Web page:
Wedding Uplighting Dos and Don'ts

Some illuminating ideas to enhance dark reception spaces.

wedding reception
Photo: Tec Petaja

If you want to add a warm glow to your reception space but candles and string lights aren't enough, you may consider uplighting. That's an effect created by putting lighting units on the floor pointed up. Magical makeover! Here are a few things to do and a few to avoid to ensure the look is tasteful, elegant, and totally flattering.


Do: Focus on important areas first.

This includes the cake table, the dance floor, and any spectacular floral displays. You'll also want lighting on your reception tables, so speak to your vendors about choosing the right options for each area.

Don't: Choose the wrong color.

For the most flattering uplighting, choose amber gels. While other popular uplighting hues include red, blue, magenta, and purple, these are best reserved for your dance floor or after-party. Remember that your reception space will be bathed in whichever color you choose, so purple uplighting will transform your all-white centerpieces into an arrangement of violet hues. Amber, the most universally-flattering color, will give your space a warm, romantic glow.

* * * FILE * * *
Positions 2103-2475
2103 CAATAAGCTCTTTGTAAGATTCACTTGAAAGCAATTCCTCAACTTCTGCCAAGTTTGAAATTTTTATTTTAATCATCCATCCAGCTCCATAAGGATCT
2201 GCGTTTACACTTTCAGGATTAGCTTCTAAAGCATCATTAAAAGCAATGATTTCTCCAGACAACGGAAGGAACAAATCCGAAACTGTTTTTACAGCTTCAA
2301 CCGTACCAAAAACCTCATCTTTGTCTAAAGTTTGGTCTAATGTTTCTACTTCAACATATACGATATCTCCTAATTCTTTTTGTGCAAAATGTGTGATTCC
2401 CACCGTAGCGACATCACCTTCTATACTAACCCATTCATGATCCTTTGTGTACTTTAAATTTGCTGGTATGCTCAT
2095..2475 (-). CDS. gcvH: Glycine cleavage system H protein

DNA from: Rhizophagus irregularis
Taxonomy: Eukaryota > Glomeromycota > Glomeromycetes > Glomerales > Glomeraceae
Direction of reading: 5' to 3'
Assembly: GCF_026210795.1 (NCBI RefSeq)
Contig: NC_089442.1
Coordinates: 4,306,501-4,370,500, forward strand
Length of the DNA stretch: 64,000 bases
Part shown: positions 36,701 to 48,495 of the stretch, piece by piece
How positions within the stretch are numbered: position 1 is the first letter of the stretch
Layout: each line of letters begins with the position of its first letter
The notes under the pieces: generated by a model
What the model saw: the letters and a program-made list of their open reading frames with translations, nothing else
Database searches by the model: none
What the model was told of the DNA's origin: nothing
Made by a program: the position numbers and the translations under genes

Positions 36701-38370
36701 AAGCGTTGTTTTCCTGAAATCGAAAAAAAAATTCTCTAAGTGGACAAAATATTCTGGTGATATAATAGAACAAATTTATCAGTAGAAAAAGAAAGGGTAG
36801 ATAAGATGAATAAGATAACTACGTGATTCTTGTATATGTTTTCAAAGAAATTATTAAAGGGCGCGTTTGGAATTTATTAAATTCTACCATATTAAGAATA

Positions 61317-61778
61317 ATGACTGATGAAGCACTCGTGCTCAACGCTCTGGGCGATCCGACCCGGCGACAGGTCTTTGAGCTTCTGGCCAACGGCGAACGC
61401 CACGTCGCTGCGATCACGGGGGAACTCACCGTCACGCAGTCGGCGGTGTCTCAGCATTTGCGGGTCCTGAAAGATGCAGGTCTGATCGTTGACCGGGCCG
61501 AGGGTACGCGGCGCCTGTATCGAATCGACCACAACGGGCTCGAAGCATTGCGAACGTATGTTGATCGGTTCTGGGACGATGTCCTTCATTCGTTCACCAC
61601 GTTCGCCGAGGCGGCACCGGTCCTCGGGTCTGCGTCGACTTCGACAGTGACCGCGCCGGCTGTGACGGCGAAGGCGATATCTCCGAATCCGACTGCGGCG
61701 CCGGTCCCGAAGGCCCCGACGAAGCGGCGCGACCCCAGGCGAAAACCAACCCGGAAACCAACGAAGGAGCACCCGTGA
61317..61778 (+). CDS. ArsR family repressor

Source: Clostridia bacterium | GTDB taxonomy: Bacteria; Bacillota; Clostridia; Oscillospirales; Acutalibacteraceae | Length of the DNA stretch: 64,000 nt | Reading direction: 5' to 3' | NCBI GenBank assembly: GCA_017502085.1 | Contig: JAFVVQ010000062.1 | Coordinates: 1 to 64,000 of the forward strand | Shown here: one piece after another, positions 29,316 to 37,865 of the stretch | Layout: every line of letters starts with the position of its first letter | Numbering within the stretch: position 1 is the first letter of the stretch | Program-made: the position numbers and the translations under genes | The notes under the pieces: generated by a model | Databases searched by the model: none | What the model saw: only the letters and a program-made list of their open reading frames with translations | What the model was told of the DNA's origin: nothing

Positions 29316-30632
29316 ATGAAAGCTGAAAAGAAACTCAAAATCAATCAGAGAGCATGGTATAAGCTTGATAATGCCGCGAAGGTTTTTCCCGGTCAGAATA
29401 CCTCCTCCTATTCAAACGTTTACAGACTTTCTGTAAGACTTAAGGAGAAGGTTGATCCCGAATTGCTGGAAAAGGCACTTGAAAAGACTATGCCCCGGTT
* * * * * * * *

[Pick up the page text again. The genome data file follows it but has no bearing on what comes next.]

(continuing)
Do: Know that uplighting can transform a bleak setting.

A few well-placed uplights can change a room from drab to dreamy in seconds. Take a wedding at a community center, for example: If you were planning to turn off the overheads (too bright!) and light lots of candles but something more is needed, uplighting a few areas will wash the room in lovely glowing hues, which can be instantly changed throughout the reception.

Don't: Underlight the space.

If the venue is extensive or the guest list is large, be sure to have enough lighting. In situations like these, a little won't go a long way. If you want your guests to see all of the details you spent so much time prepaing, you need to ensure they're visible.

Do: Hire a company that uses LEDs.

There are several types of products you can use for uplighting. The safest are LEDs, which produce a lot of light while generating little heat and offer numerous color options. Par cans are less popular because they get very hot, which can cause an electrical fire, and come in limited hues. LEDs are available in wired and wireless formats-the latter is preferable (but more costly) because they're battery-operated and don't come with long electrical cords someone could trip over.

Don't: Use LEDs outside if they're not waterproof.

If you're DIYing the uplights, rent LEDs that are specially made for outdoor events. If they're not waterproof and it rains, the wet lights could catch on fire.

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